Edwin Poots (Irish: Éadaoin Mac Púit; born 27 April 1965) is a Northern Ireland politician. He is a member of the Democratic Unionist Party and is a Member of the Legislative Assembly for Lagan Valley.
Poots was educated at the Wallace High School, Lisburn, and then studied at Greenmount Agricultural College. He is married with four children. He is a farmer and previously served on Lisburn City Council. His father, Charles Poots was also a DUP politician, having stood in the 1969 Northern Ireland General Election for the Protestant Unionist Party.
Poots was a member of the Environment Committee and chaired the Committee of the Centre (Committee for the Office of the First and Deputy First Minister) in the 1998-2003 Assembly. On 8 May 2007, he was appointed Minister of Culture, Arts and Leisure in the Northern Ireland Executive, a post he held until 9 June 2008, when a cabinet re-shuffle saw this post being reassigned to Gregory Campbell. It was speculated that he was removed as Minister of Culture due to his support of the Maze stadium proposals. He was subsequently made Deputy Mayor of Lisburn on 23 June 2008.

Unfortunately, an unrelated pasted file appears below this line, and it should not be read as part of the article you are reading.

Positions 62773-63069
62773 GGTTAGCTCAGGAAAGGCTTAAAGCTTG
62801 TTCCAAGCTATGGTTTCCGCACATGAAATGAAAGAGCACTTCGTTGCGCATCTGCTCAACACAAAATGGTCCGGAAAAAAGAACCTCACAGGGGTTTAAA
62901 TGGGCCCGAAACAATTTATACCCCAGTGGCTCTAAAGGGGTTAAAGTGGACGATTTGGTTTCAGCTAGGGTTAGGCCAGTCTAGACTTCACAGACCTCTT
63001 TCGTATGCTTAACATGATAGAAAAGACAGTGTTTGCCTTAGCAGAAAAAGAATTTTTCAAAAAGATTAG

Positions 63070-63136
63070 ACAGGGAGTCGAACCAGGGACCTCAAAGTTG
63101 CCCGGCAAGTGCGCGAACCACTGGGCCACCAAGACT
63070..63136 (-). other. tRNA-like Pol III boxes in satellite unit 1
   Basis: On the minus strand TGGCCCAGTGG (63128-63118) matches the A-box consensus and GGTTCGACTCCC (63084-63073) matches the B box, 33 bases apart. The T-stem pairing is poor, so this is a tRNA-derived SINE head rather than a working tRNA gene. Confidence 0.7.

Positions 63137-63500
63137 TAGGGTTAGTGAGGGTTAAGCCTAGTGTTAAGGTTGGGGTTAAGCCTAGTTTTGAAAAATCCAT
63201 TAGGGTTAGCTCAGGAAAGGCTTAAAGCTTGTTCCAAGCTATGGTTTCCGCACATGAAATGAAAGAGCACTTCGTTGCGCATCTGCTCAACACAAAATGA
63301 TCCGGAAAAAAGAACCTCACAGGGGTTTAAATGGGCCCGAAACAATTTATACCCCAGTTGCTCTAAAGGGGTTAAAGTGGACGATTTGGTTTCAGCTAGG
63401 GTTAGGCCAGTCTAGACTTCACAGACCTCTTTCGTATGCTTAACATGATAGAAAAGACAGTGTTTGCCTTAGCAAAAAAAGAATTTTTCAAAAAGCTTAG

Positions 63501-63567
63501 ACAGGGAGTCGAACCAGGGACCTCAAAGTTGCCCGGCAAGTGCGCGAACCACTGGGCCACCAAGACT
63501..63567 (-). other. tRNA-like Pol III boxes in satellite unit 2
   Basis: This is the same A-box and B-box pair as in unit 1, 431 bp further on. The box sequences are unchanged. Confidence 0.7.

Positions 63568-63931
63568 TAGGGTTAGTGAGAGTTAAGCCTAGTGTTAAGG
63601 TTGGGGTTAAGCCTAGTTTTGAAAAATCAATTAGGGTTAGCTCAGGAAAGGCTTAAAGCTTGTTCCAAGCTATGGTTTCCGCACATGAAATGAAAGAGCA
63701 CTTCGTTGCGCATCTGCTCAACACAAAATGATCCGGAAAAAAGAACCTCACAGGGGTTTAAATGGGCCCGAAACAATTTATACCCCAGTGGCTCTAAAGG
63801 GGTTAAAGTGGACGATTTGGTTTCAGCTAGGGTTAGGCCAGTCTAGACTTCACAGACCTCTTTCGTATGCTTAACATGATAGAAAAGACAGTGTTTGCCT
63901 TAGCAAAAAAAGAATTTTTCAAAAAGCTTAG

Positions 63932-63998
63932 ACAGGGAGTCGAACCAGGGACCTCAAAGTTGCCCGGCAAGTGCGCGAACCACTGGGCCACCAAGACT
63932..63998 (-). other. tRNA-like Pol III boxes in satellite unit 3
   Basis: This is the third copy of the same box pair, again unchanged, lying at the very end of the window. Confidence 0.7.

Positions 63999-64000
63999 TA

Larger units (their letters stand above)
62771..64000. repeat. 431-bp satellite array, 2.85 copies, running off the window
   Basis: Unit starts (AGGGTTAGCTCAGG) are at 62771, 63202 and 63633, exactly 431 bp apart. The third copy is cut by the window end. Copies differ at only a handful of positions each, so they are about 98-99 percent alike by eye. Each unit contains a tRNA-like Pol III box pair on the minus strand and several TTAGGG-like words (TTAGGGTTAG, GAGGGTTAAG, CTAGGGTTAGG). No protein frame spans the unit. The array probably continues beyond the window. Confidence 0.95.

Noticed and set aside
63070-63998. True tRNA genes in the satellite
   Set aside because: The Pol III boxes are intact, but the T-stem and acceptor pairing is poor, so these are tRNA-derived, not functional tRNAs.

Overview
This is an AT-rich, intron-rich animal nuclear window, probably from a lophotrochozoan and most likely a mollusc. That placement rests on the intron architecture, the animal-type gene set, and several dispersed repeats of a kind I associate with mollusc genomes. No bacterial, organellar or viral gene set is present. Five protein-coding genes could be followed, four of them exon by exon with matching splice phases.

On 1 July 2009, Poots was returned to the Executive as Minister of the Environment, in charge of the Department of the Environment. In May 2011, he was appointed as Minister of Health, Social Services and Public Safety.
On 23 September 2014, Poots was replaced by Jim Wells as Minister of Health, Social Services and Public Safety.
Poots is a young earth creationist and rejects the theory of evolution. In the same interview, when asked by BBC presenter William Crawley how old the Earth was, Poots replied: "My view on the earth is that it's a young earth. My view is 4,000 BC." Young earth creationism is accepted by the Free Presbyterian Church of Ulster, of which Poots is a member, and other conservative evangelicals in Northern Ireland. He is close to the Caleb Foundation, a creationist lobby.
Poots caused controversy by banning blood donations from gay people, saying "I think that people who engage in high-risk sexual behaviour in general should be excluded from giving blood."
In September 2013 Poots confirmed his opposition to the LGBT community when, as Health Minister for Northern Ireland, he fought the ruling that would bring laws around LGBT adoption in N.I. into line with mainland UK.
In January 2016, Poots was criticised by some for saying that the newly elected First Minister, Arlene Foster's, most important job was as a "wife, mother and daughter". Poots defended himself saying it was not sexist and that he considered his most important job to be that of a "husband, father and son". Others considered his comments were kind and well meaning.